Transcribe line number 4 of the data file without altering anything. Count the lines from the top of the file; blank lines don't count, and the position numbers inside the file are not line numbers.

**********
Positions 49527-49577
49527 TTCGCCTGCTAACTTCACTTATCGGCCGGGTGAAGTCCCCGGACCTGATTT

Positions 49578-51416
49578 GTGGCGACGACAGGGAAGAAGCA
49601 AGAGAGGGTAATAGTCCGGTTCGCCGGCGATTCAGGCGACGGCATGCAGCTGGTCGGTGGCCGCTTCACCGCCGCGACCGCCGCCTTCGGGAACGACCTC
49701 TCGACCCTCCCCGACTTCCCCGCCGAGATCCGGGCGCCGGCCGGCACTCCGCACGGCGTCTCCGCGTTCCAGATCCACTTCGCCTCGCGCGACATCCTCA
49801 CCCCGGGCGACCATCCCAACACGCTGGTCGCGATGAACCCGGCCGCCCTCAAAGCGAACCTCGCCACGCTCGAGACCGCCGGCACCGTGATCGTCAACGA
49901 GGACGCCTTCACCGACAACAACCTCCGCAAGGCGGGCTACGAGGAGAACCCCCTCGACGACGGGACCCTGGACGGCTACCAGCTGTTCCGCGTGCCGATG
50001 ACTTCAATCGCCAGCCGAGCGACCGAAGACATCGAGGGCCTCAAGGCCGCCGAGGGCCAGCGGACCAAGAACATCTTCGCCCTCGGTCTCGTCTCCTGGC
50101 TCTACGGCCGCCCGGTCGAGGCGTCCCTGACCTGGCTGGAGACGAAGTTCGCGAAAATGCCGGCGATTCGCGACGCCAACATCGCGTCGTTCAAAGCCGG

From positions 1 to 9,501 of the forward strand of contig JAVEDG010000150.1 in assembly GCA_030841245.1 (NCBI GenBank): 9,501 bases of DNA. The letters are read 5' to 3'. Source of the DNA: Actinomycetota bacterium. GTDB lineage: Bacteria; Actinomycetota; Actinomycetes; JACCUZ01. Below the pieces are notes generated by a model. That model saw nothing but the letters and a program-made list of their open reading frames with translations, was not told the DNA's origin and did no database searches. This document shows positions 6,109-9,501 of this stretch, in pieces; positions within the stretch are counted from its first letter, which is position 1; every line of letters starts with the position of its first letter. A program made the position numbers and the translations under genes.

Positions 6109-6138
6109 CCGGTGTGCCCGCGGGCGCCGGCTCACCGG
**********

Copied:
49578 GTGGCGACGACAGGGAAGAAGCA